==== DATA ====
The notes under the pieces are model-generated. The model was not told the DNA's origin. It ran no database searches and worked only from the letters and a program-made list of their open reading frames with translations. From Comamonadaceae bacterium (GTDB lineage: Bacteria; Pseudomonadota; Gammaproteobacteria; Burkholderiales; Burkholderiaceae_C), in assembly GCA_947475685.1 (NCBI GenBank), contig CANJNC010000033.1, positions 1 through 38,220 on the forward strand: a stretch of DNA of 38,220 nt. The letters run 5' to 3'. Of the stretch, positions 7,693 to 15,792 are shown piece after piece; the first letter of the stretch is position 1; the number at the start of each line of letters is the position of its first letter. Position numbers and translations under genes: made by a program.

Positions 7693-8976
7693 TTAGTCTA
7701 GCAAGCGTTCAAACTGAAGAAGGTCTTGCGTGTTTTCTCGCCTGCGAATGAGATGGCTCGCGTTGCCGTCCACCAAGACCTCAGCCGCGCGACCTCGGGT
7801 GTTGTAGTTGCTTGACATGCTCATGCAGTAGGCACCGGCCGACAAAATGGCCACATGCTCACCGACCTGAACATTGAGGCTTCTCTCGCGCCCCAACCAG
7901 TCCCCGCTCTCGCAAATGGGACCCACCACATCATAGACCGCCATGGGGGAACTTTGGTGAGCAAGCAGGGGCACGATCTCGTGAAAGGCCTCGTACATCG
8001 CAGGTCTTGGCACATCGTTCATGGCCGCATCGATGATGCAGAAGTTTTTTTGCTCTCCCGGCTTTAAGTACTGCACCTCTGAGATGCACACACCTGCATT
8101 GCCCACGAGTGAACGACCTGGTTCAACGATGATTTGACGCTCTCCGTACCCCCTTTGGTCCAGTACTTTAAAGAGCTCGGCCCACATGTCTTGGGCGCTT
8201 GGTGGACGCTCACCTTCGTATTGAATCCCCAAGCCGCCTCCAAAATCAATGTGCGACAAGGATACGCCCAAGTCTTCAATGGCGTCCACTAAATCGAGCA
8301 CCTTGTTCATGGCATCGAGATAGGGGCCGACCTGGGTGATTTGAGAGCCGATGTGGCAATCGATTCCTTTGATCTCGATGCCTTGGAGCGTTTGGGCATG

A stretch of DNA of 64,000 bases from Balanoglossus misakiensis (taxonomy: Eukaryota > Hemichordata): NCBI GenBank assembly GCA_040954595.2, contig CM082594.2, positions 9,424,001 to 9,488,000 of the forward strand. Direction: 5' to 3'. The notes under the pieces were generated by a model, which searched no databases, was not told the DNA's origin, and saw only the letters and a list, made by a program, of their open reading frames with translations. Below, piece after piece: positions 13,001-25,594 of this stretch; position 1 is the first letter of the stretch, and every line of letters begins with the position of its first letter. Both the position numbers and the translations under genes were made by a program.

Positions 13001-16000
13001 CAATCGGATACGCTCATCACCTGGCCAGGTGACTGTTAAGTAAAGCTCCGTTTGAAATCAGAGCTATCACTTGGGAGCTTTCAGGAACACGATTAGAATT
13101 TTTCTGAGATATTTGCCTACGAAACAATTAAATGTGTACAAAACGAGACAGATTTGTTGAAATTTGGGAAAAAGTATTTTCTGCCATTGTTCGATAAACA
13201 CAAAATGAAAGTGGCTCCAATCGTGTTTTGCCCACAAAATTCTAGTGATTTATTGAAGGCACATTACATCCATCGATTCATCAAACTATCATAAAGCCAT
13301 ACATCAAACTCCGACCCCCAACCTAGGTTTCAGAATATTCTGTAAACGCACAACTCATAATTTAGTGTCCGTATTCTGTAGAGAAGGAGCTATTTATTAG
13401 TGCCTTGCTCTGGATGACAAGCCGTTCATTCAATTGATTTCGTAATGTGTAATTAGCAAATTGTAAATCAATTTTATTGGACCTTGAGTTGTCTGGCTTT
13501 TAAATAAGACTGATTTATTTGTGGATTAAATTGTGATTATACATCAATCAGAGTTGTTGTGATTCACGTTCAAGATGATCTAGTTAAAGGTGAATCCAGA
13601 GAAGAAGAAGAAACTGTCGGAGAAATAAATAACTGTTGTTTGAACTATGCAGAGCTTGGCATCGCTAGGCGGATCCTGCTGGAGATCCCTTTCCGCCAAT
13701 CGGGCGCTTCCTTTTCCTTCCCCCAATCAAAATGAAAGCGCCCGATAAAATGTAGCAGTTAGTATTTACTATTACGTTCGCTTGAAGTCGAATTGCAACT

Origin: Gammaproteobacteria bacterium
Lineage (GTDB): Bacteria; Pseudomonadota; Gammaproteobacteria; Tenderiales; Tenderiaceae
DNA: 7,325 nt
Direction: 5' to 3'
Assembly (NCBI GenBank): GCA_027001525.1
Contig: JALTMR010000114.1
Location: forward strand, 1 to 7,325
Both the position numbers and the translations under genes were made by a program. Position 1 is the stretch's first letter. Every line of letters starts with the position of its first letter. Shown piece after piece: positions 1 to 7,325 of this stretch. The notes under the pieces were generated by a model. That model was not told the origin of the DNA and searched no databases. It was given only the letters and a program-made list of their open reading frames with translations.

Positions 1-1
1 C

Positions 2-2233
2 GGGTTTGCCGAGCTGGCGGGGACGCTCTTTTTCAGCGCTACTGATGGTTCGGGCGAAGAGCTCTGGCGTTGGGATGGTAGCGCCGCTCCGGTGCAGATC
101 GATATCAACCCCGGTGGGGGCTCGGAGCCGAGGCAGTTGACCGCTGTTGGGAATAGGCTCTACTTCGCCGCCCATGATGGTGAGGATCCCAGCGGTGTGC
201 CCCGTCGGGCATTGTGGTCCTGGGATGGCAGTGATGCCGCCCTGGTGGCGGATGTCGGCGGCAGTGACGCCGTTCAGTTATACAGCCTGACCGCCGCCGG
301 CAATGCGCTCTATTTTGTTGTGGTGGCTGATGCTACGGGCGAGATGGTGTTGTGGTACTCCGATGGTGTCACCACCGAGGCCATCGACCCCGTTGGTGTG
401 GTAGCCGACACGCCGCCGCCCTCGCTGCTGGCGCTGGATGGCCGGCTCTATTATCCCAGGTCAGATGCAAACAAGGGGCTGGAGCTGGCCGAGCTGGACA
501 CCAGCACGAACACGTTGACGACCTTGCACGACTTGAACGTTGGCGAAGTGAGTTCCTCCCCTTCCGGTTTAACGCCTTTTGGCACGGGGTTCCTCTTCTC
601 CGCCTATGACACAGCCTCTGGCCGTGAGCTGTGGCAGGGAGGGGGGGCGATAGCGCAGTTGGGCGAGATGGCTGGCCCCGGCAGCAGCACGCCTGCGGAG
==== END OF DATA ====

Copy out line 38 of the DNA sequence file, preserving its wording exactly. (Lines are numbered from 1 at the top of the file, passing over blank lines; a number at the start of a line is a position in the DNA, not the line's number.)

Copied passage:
601 CGCCTATGACACAGCCTCTGGCCGTGAGCTGTGGCAGGGAGGGGGGGCGATAGCGCAGTTGGGCGAGATGGCTGGCCCCGGCAGCAGCACGCCTGCGGAG